As an observation, when you realize that Singaporeans have a very highly concentrated portfolio all in Singapore, you ask yourself: is this risky? I would say yeah, a bit. A bit risky. Which is why more and more of us, we’re investing abroad, we’re investing in different countries. You can be working for a Singapore company, your income is invested in a Singapore company. Essentially, the underlying success of your life or your income is the underlying success of the Singapore company, which is the underlying success of Singapore. You’re already tied to Singapore’s success and your retirement money is also tied to the CPF, which is tied to GIC (Government of Singapore Investment Corporation) at Temasek, which is… You get the idea.
What I’m saying going forward is that, maybe more and more Singaporeans, we should explore a broader horizon abroad. Maybe we can work for other companies, don’t need to be a Singapore company. We don’t… maybe we don’t even need to work in Singapore. We can still get a flat. We can still put our money in CPF because we have to. But can we put some money from CPF to invest abroad? There are a lot of options these days.
I want you to realize that a lot of us, we have a very highly concentrated portfolio in Singapore and what does that mean? When you have a highly concentrated portfolio, if the underlying portfolio moves up a lot, you see a lot of success. You make a lot of money because it’s a concentrated portfolio. We have established that with Chris Susanto from Re-thinkWealth… so go and check out one of the earlier Chills episode. If you have a very concentrated portfolio, if the underlying investment, which is Singapore because Singapore company, Singapore house, Singapore retirement fund, Singapore stock market, everything… The underlying factor is Singapore. If Singapore does well, you’ll do very well financially, emotionally, everything… Career, everything, which leads to financial.
Which is why, there’s a big bunch of the boomers and the pre-boomers… who do you call that? What do you call them? The Pioneer Generation, the Merdeka Generation, the boomers. They are so sold on Singapore as an idea, but let us not forget that Singapore at that point in time is a growth company, it’s a growth stock. Just so happened this growth stock worked, that’s why all of them like, “whoa! They do very well, they’re growth stock”.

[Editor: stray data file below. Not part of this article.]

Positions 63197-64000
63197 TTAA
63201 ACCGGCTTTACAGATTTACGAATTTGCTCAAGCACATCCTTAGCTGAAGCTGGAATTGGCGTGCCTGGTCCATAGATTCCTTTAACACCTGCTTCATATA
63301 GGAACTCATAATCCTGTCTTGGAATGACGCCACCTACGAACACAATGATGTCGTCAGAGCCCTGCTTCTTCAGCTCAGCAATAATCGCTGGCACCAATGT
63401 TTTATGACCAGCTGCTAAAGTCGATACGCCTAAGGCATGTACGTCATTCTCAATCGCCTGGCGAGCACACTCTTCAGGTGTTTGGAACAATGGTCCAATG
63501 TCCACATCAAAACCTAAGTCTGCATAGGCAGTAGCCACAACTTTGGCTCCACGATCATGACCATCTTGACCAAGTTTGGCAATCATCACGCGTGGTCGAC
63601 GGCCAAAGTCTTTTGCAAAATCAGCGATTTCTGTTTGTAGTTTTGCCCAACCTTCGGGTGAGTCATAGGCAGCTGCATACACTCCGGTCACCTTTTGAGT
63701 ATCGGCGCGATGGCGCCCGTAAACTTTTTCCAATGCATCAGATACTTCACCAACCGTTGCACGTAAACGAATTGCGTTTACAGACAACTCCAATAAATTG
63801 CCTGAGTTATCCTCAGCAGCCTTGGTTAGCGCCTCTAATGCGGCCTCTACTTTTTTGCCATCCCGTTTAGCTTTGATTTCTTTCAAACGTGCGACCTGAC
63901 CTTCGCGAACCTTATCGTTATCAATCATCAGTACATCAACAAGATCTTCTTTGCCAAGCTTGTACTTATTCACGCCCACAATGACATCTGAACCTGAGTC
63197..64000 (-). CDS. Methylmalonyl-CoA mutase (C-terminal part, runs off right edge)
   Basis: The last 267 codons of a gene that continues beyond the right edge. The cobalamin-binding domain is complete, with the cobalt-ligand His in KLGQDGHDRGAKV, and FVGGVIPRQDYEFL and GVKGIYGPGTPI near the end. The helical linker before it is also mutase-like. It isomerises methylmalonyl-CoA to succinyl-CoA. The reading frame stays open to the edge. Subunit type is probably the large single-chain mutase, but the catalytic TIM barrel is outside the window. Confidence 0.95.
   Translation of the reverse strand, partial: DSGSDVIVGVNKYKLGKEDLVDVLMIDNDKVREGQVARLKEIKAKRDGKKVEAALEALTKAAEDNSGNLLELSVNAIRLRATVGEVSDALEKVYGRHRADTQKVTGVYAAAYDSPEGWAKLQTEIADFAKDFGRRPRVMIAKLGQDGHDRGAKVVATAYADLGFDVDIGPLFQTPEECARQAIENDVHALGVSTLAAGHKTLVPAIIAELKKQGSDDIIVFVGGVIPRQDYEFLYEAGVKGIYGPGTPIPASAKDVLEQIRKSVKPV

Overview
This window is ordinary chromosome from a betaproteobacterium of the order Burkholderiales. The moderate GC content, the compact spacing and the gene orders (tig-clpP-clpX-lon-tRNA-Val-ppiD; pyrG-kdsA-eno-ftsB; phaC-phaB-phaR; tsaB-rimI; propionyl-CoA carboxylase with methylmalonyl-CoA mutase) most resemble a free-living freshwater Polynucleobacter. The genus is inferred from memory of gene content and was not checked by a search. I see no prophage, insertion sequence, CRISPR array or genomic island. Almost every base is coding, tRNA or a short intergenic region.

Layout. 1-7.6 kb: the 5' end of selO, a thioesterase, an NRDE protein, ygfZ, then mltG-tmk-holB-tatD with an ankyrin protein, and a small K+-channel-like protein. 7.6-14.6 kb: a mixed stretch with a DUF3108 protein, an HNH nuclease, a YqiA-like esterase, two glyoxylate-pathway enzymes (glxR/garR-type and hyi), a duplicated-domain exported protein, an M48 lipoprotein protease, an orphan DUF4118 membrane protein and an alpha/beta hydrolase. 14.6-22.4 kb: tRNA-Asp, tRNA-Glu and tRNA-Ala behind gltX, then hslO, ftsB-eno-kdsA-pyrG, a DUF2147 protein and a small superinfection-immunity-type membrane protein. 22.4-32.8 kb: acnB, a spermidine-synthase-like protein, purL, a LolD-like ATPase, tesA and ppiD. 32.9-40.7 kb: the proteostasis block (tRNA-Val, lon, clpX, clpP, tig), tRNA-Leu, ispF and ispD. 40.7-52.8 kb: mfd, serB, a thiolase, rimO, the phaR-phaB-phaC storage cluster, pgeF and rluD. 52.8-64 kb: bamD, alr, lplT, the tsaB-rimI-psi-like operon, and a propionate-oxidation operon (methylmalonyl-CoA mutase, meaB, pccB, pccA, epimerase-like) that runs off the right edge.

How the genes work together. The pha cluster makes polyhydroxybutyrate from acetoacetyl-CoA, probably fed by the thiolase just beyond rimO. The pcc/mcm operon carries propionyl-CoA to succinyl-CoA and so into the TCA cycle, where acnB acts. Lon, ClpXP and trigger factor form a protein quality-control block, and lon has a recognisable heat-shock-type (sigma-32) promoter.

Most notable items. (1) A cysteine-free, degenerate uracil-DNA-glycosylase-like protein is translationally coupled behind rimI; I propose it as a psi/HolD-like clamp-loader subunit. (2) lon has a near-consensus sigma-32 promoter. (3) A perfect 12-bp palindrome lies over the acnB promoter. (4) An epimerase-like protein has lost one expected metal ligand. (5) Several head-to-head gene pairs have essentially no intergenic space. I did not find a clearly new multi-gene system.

But now as a… If you look at it from a company’s angle, Singapore is a matured company. We’re struggling to even have a very concentrated strategy because there’re so many interests, so many people that want to do so many different things.
We want to go green but we have very big oil and gas industry here. For a very long time, we didn’t want to go into the vices then after that, now we go into the vices, we have gambling but at the same time, we try to tax the people. There are many different things because it is more established. Let’s just put it this way. This is a natural order, it’s not a moral judgment. Natural order where, when a company becomes bigger, it becomes mature, there’re a lot of incentive structure, there’re a lot of incentive problems. Which is why, a lot of people, when they work in MNCs (Multi-National Corporations), they are very unhappy because you are a small fry within this big pond and they have a lot of different things going on.
It’s the same idea when you look at Singapore today. It is a matured company. It is a matured country. It is not a growth stock. If you’re very concentrated in a matured company, at best you get dividends. At best, you get very good dividends. Dividends like CPF money move up, your REITs portfolio continue to grow, your income move in tandem along with the medium wage but you’re not going to see bursts. You’re not going to see fast moving growth anymore. For all of you that are okay with that, great. Go ahead. Singapore’s a great place.
But for all of you that are trying to experience that massive growth, you want to see the change in your life, then you really got to question: in a matured company, which is Singapore, Singapore Inc., is this the place to be? This is the question mark. Of course, if you are in a growth area like tech, like whatever you know… If you’re in those areas then okay, everywhere you go, you’re growing because there’s a broader order, but I’m talking about most of us.
People in accounting, people in law, business management, services sector, hawker, all these people, they are not in growth sectors. All their performance and their progress is tied to the growth of the country. The growth of the country is in a matured situation and we are going through that process. So, Singaporeans having a very concentrated portfolio on Singapore, you got to question yourself: is this the way to go for you? If it is, cool. Good.
So yes, I think these are the three core pandemic financial lessons that we can recognize and we can learn. Through this situation, some things become a lot, a lot clearer. I’m sure there are many others and all these others, you can come to to our Telegram group and share with us.